I really bought into Bicat's dark comedy

Review by Paul Nelson

HARD on the heels of the recent success of The Glee Club which opens at the Duchess Theatre towards the end of this month, The Bush Theatre has another hit on its hands and it would not surprise me one bit if it too followed its predecessor.

Make no mistake about it A Buyer's Market, the pick of the crop of dark comedies, hosting as it does four actors of immense talent, is brilliantly funny, has sharp observations and becomes ultimately a tragic comment on the politics of two worlds, two worlds that these days are not all that far apart.

The play is set in a sumptuous penthouse with a view of the Houses of Parliament where Rosie Delaware, a junior estate agent, is trying to make her first big commission by selling a place worth one grand less than a million pounds. The client is an extremely rich businessman with a 'Russian' accent rejoicing in the name of PG Wodehouse.

Wodehouse demonstrates his sadistic streak almost on his arrival when he picks up a hammer Rosie has been using to repair a faulty awning. The difference in their physical strengths becomes immediately apparent and for a moment things look worrying for Rosie. This show of strength is a device used several times during the play, continually bringing into focus the power of the man and his seeming willingness to use it.

Just what does an Eastern European (or even Russian) want with a penthouse in Westminster, and why the hurry?

His associate turns up, by name Ernest Hemingway, carrying a suitcase full of money and it transpires that the deal for the flat will be done in cash, and in some haste as Wodehouse has to fly to Miami on business this very evening.

The penthouse belongs to a writer of popular novels, Axel Vincent, and he has cash flow problems due to his gambling habit, hence his keenness to offload the property. Inferences to famous penthouse writers are not lost.

With so many really funny laugh lines and the drama and menace hiding just beneath the surface, this play sticks the audience to its seats like glue.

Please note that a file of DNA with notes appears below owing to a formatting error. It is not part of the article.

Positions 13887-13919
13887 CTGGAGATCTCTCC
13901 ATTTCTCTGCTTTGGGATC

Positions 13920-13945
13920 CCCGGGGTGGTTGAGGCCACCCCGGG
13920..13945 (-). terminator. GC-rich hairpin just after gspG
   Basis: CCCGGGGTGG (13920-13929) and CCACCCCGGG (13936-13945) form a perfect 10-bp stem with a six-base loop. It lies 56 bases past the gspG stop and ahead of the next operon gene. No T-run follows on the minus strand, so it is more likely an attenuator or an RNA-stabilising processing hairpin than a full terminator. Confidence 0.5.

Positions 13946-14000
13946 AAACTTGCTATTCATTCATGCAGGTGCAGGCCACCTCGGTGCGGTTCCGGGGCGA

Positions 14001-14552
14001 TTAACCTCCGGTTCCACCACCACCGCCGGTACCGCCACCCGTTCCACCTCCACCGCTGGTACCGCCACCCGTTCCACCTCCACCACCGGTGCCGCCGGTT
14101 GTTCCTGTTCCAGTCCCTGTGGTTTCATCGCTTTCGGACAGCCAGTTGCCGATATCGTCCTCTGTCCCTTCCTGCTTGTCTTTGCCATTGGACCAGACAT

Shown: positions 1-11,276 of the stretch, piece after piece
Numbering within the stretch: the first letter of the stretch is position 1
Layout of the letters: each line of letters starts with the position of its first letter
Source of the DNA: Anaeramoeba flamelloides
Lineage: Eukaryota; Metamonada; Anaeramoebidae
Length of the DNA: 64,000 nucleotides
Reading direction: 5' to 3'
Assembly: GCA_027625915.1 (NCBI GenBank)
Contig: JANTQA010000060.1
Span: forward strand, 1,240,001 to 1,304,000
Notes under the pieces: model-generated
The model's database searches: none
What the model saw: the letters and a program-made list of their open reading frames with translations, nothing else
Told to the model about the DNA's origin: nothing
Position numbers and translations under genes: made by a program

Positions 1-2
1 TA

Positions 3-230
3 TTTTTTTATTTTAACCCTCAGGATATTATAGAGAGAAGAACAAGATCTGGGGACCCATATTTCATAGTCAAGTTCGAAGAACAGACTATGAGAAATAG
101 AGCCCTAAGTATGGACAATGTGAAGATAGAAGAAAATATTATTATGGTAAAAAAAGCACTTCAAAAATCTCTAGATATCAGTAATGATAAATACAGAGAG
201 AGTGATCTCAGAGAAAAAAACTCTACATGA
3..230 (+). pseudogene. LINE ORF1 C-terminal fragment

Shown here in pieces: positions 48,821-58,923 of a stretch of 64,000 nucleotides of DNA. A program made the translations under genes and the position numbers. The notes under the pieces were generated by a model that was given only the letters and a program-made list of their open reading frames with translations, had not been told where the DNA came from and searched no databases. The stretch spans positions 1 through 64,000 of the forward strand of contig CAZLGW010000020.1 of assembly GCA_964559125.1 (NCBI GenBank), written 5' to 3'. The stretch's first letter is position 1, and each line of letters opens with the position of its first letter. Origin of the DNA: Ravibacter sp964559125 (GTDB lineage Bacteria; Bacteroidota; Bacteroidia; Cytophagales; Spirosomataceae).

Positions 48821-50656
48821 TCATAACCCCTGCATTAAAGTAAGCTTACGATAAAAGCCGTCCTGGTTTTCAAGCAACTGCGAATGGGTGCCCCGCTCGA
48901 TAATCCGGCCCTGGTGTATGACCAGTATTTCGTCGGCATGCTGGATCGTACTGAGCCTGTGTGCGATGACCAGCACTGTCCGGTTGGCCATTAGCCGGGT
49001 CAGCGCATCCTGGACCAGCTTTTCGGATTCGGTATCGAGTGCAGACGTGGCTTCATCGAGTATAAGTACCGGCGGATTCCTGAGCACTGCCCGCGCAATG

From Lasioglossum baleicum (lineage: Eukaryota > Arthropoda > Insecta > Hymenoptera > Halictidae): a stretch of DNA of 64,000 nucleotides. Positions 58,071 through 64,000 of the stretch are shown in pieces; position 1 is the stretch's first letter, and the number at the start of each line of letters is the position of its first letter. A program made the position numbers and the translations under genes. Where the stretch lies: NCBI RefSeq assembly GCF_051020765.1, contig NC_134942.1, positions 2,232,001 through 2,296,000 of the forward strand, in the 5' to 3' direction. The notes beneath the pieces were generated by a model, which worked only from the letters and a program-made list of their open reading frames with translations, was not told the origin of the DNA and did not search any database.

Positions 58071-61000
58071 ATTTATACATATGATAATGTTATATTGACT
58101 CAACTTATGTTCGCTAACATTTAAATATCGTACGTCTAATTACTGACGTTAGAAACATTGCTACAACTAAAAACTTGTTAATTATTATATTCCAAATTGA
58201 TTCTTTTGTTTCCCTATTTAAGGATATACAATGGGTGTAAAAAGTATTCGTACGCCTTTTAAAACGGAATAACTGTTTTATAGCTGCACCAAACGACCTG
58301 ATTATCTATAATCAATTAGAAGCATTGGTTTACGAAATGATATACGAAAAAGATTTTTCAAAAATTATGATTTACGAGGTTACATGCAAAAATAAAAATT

With scenes involving some deadly vodka "It is made with mushrooms. There is nothing in the Koran about liquor made from mushrooms, only wine from grapes", the evening rises to near farce when a large crate is delivered. What is it for? Axel has already in passing mentioned that life would be simpler if his MP wife was rubbed out.

Hemingway, left with the money while everyone is at the solicitors' office drawing up the deeds, claims it's for unfinished goods, thus no duty is payable. Any dead body in it could be dropped in the deepest Baltic.

The answer to what is in the crate and what it is eventually used for comes in a rush that is both funny and exciting.

The writing is of a calibre that is rare, and both cast and director rise to the occasion.

This is one play that you would do well to see before it either transfers or closes on May 4. With this quartet of performers, each as perfect as the others, take your pick as to what is your fancy. To my mind it's a dead heat.

The play reaches heights of such immense satisfaction that you do not even notice the punishing seating at The Bush.

A Buyer's Market by Tony Bicat, Directed by Gemma Bodinetz, Set Design by Bruce Macadie, Lighting Designer Adam Silverman, Sound Designers John Leonard and Scott George for Aura. WITH Emma Cunniffe (Rosie Delaware), PG Wodehouse (Matthew Marsh), Ernest Hemingway (Jalaal Hartley), Anthony Calf (Axel Vincent). Presented by The Bush Theatre, Shepherds Bush Green, W12. 020 7610 4224.